Recently you may recall I was evaluating the graphics performance with the Hewlett Packard (HP) EliteBook 8740w mobile workstation and said that I’d attack the NVIDIA Quadro 5000M workstation graphics card with Civil 3D. That is exactly what I set out to do.
I loaded up Autodesk Labs’ Point Cloud Feature Extraction and ran through the application and some of their samples in order to see how well a dense point cloud was handled. While the Labs offering was cool, and the Quadro GPU took care of the cloud very nicely, the performance was not quite on par with what I expected. My reference graphics card, the NVIDIA Quadro FX 2700M performed in similar fashion.
So I continued on my evaluation and loaded a very detailed surface model, for which I set the visual style to a number of modes. While detailed, the performance again was not inspiring. What gives? The Quadro 5000M is one mean card. During previous tests with NVIDIA’s Quadro graphics cards where Direct X and OpenGL were the subjects, the Quadro performed exceptionally well when OpenGL was available to Civil 3D. This was never more evident than during surface views and object selections.
An Informative Call with NVIDIA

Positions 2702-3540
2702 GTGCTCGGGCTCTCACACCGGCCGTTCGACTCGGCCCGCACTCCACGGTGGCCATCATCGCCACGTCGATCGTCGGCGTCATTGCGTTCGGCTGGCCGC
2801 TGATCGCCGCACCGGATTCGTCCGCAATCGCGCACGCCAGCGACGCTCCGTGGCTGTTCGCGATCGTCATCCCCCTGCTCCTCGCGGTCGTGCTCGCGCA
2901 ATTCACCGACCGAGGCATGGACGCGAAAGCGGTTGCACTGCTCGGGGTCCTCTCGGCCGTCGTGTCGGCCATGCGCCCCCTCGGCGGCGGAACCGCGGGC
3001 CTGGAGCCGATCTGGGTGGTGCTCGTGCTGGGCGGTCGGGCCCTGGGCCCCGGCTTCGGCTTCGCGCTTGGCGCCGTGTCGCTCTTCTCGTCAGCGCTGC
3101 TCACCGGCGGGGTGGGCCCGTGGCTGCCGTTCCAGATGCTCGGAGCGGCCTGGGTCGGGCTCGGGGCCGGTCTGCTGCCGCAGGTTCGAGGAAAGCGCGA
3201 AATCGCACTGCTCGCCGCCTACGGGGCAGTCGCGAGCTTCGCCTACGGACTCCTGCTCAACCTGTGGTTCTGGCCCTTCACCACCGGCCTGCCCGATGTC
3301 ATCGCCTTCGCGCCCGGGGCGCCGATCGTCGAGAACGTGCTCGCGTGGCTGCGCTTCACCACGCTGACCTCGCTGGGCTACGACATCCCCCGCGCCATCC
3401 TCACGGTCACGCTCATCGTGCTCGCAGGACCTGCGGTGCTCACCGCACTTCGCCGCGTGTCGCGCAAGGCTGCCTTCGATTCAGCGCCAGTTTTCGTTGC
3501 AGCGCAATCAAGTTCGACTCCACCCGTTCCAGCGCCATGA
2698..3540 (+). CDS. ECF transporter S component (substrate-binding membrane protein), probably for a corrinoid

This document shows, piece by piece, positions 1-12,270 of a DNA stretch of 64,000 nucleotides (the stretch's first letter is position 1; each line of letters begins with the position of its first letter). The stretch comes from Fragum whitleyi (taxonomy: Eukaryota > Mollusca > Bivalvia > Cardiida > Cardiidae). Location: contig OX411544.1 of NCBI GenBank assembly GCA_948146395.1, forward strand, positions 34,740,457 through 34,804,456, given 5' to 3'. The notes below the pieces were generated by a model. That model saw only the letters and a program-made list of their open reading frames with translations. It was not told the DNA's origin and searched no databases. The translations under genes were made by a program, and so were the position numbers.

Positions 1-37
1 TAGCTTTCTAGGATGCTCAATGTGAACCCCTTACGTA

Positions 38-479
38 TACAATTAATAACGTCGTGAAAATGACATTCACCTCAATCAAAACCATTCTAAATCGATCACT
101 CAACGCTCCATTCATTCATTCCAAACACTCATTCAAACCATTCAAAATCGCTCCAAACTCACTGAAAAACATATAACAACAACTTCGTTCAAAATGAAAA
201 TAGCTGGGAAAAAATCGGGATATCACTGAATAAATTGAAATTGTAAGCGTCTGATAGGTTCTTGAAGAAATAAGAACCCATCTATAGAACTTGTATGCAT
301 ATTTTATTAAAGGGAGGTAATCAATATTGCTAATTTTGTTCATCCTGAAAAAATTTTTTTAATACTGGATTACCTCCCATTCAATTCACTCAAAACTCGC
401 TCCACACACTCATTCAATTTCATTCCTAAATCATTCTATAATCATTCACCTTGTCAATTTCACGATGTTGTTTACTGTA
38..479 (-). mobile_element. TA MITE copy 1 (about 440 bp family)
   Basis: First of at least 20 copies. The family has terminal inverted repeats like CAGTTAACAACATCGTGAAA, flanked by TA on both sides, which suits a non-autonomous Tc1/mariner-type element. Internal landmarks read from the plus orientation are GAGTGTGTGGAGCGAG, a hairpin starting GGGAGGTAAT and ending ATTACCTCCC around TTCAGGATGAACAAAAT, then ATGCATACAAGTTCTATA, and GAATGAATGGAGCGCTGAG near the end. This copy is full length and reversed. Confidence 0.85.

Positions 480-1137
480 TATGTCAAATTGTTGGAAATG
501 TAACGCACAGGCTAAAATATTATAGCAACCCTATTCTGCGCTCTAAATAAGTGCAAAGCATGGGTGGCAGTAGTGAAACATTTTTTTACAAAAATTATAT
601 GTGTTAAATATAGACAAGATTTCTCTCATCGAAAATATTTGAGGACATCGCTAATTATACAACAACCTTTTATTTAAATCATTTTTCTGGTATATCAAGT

Realizing that something had to be wrong, I once again contacted Sean Kilbride, NVIDIA Technical Marketing Manager for Workstation Products, and requested some assistance. Sean listened to the issue and nailed the problem with his first question: “Did you install the NVIDIA Performance Driver?”
Sean gave me a brief rundown on what has changed and why. AutoCAD uses an in-application display driver we all know as Heidi. Heidi develops the graphics information as generic instructions, and hands off this display information to the graphics card drivers. While this is handled acceptably for most calls to the average graphics card, NVIDIA realized that the process could be refined tremendously for NVIDIA products. They developed a new driver to replace Heidi that would then more efficiently hand off the graphics information directly to their NVIDIA graphics cards, such as the Quadro 5000M. NVIDIA calls this the “NVIDIA Performance Driver for AutoCAD”.
I explained to Sean that historically, there was never an additional driver to install unless they updated the Quadro drivers. He explained that NVIDIA has always packaged the drivers into one clean install, however about a year ago, with the release of AutoCAD 2011, certain changes needed to be made that precluded the new driver from being installed simultaneously. NVIDIA decided to make the driver available on their website.
While the mean beast of a laptop has already been sent back to NVIDIA, and the adjusted results with it, I suspect we will get another shot at the new Quadro mobile graphics cards. When that time comes, Civil 3D will be the first up at bat.